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The Girls of Atomic City: The Untold Story of the Women Who Helped Win World War II    by Denise Kiernan order for
Girls of Atomic City
by Denise Kiernan
Order:  USA  Can
Touchstone, 2013 (2013)
Hardcover, e-Book
* * *   Reviewed by Rheta Van Winkle

The Girls of Atomic City is subtitled 'The Untold Story of the Women Who Helped Win World War II'. Although accounts of the nine women who are featured do compose the heart of this interesting book, it is really a history of the development of the atomic bomb. Thankfully for those of us who have a limited understanding of science, the technical chapters are accessible, telling us more about the people involved than the science itself. Chapters alternate between personal histories of the featured women and necessary background information about why America was anxious to develop an atomic weapon.

Oak Ridge, Tennessee was a city built entirely for the purpose of enriching and extracting from uranium the ingredient necessary to produce a weapon after America entered World War II. Millions of dollars were allocated in secret for development of a more destructive weapon which might bring the war to an end. People were suddenly displaced from homes and farms in Tennessee where their families had lived for years, that land was cleared, and all of the buildings necessary for offices, housing the workers, and enriching uranium were erected for the Project, as it was called. Thousands of people were hired from all over the country, pulling many of them away from other jobs, but also offering new well-paying jobs to some who were still suffering from the effects of the Great Depression. Oak Ridge quickly grew from nothing to a city with 75,000 residents.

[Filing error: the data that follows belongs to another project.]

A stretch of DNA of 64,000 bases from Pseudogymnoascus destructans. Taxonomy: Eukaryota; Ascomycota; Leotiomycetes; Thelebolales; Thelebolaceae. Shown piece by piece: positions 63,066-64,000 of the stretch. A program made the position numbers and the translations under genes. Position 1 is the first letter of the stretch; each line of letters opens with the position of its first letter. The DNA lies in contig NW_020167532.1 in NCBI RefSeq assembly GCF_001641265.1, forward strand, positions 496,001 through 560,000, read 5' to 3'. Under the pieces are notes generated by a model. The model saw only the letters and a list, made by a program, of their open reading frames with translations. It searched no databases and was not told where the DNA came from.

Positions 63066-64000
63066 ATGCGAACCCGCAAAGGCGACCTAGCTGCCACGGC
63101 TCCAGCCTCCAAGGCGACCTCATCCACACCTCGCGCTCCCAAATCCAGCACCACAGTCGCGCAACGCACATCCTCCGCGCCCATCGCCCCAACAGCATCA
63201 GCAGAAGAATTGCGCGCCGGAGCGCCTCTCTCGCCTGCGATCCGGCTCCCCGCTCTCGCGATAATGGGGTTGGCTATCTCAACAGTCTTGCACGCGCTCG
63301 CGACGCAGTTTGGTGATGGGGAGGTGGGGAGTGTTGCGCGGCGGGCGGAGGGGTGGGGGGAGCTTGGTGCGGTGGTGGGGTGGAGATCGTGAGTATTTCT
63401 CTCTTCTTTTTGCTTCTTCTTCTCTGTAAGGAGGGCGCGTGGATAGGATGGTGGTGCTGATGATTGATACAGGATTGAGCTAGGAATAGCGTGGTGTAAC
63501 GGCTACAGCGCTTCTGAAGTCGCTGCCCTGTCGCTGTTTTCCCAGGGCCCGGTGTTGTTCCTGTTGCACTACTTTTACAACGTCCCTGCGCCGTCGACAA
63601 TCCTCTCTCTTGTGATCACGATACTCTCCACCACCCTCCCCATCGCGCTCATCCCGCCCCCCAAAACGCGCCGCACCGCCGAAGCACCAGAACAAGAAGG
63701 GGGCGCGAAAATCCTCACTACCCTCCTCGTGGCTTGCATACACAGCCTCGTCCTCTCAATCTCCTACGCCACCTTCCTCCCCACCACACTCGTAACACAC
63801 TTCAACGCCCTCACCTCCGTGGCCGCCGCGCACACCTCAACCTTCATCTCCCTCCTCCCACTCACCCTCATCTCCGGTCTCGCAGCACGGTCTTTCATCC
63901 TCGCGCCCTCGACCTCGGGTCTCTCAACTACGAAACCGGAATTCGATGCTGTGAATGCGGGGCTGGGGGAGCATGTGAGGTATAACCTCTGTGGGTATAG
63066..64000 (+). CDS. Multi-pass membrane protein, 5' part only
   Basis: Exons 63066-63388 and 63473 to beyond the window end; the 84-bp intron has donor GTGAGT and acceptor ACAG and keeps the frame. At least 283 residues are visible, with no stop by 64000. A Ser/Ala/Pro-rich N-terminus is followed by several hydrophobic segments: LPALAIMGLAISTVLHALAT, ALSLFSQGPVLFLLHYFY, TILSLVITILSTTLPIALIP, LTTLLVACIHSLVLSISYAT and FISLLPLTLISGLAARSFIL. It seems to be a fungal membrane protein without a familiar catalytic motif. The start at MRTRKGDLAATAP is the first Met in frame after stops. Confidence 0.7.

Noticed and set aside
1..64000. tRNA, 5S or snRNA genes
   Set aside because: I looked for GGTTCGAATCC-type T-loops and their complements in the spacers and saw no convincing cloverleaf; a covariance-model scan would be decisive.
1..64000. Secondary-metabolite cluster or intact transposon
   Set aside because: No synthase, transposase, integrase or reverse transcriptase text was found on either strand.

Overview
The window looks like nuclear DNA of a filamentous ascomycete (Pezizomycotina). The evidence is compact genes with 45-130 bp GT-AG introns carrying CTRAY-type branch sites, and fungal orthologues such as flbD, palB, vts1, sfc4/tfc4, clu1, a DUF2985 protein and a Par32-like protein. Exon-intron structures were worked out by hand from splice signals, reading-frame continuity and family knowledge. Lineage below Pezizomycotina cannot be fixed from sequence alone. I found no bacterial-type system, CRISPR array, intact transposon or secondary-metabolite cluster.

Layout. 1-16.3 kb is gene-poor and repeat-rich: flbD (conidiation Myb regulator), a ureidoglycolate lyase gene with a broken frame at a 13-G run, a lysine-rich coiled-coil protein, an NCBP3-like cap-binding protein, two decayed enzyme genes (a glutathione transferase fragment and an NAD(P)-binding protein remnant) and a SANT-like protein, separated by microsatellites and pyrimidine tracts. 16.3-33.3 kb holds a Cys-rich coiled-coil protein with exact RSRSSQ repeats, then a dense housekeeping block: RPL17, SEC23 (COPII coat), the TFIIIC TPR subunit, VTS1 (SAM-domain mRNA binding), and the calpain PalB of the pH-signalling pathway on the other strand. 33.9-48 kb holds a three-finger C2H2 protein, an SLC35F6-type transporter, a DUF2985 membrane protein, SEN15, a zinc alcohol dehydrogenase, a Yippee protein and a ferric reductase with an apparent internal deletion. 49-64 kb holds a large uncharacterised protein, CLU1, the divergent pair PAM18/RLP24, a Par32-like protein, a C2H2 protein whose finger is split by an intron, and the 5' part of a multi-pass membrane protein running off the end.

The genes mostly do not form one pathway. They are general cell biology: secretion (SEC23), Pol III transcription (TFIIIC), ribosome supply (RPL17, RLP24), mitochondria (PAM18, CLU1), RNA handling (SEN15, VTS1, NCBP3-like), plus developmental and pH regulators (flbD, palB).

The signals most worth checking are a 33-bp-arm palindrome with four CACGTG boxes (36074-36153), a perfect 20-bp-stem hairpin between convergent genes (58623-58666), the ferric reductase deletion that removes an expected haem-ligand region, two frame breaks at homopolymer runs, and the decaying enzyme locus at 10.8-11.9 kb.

Many young women were recruited right out of high school to work in the plants, since so many of the men in the country were fighting in one of the Armed Services, either in Europe or Asia. Secrecy was absolute in Oak Ridge, with the new employees being taught only enough to do one specific job, and no one except those in charge and President Roosevelt knew what exactly was being done. The neighbors would say 'Everything's goin' in and nothin's comin’ out ...' as the buildings, three of them enormous, went up and people were hired. Even though many of those hired were scientists, none of them really knew the whole story.

The women we follow were all in their late teens or early twenties, and all were white and single except for Kattie. Celia and Toni were secretaries. Colleen, Dorothy, and Helen were taught jobs in the factories. Jane was a statistician-mathematician, Virginia was a chemist, and Kattie was a janitor. Her story is the most poignant, since, because of segregation, her living conditions and treatment were worse than those of the other women who were housed in dormitories. She was housed with three other women in a tiny hutment in a fenced-in women's area, with her husband in a similar hutment in the area for black men, but they were willing to put up with this new life because the pay was good. Kattie's pay was less than her husband's; however this was true for all the women, but still better than it was in similar jobs in other places. There was a general attitude that they were 'all in the same boat,' so they could put up with some inconvenience to help the war effort.

The author, Denise Kiernan, spent seven years researching the book and interviewing people. The women who were profiled were able to recall extensive details of their lives in those early days of the Project and some had pictures and journals from that time. Although other books have been written about Oak Ridge, Kiernan has pulled together a history highlighting the contributions of women to build a fascinating story about what the town and the country were going through at the time. I really enjoyed reading this book and highly recommend it.

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